Do PSHA maps overpredict or are there shaking deficits in the historic record?
- Northwestern University , Earth and Planetary Sciences, United States of America (firstname.lastname@example.org)
Probabilistic Seismic Hazard Assessment (PSHA) attempts to forecast the fraction of sites on a hazard map where ground shaking will exceed the mapped value within some time period. Because the maps are probabilistic forecasts, they explicitly assume that shaking will exceed the mapped value some of the time. At a point on a PSHA map, the probability p that during t years of observations shaking will exceed the value on a map with a T-year return period is assumed to be described by the exponential cumulative density function: p = 1 – exp(-t/T). The fraction of sites, f, where observed shaking exceeds the mapped value should behave the same way. To assess the 2018 USGS National Seismic Hazard Model maps for California, we created the California Historical Intensity Mapping Project (CHIMP), a 162-yr long dataset that combines and consistently reinterprets seismic intensity information that has been stored in disparate and sometimes hard-to-access locations (Salditch et al., 2020). We use two performance metrics; M0 based on the fraction of sites where modeled ground motion is exceeded, and M1 based on of the difference between the mapped and observed ground motion at all sites. M0 is implicit in PSHA because it measures the difference between the predicted and observed fraction of site exceedances and is therefore a key indicator of map performance.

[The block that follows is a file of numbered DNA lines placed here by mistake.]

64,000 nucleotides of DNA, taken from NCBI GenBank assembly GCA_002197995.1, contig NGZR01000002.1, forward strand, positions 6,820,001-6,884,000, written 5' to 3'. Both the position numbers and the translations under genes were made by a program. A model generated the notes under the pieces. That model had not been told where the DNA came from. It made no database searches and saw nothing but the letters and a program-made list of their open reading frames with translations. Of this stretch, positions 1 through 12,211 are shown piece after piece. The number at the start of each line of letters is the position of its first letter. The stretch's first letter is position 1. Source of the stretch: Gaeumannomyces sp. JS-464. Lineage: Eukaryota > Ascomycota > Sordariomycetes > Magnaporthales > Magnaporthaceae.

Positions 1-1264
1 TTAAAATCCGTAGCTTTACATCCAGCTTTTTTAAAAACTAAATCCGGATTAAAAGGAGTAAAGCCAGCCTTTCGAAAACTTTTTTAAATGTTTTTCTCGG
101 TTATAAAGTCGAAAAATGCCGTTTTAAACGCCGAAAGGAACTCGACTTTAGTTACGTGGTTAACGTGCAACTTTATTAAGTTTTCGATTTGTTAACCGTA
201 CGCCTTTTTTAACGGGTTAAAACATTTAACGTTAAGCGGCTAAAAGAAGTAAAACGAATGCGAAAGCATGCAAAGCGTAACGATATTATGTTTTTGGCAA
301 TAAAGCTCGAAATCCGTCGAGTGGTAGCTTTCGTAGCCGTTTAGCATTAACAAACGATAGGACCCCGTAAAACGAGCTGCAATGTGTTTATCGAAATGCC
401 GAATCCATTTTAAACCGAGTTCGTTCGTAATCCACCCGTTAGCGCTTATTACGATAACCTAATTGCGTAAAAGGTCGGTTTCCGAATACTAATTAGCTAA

We explore these metrics for CHIMP. Assuming the dataset to be correct, it appears that the hazard maps overpredicted shaking even correcting for the time period involved. Assuming the model is also correct, a shaking deficit exists between the model and observations. Possible reasons for this apparent overprediction/shaking deficit include: 1) the observations in CHIMP are biased low; 2) the observation period has been less seismically active than typical – either by chance or temporal variability due to stress shadow effects; 3) the model overpredicts due to either the earthquake rupture forecast or the ground motion models. Similar overpredictions appear for past shaking data in Italy, Japan, and Nepal, implying that seismic hazards are often overestimated. Whether this reflects too-high models and/or biased data remains an important question.
How to cite: Salditch, L. and Stein, S.: Do PSHA maps overpredict or are there shaking deficits in the historic record?, EGU General Assembly 2021, online, 19–30 Apr 2021, EGU21-12450, https://doi.org/10.5194/egusphere-egu21-12450, 2021.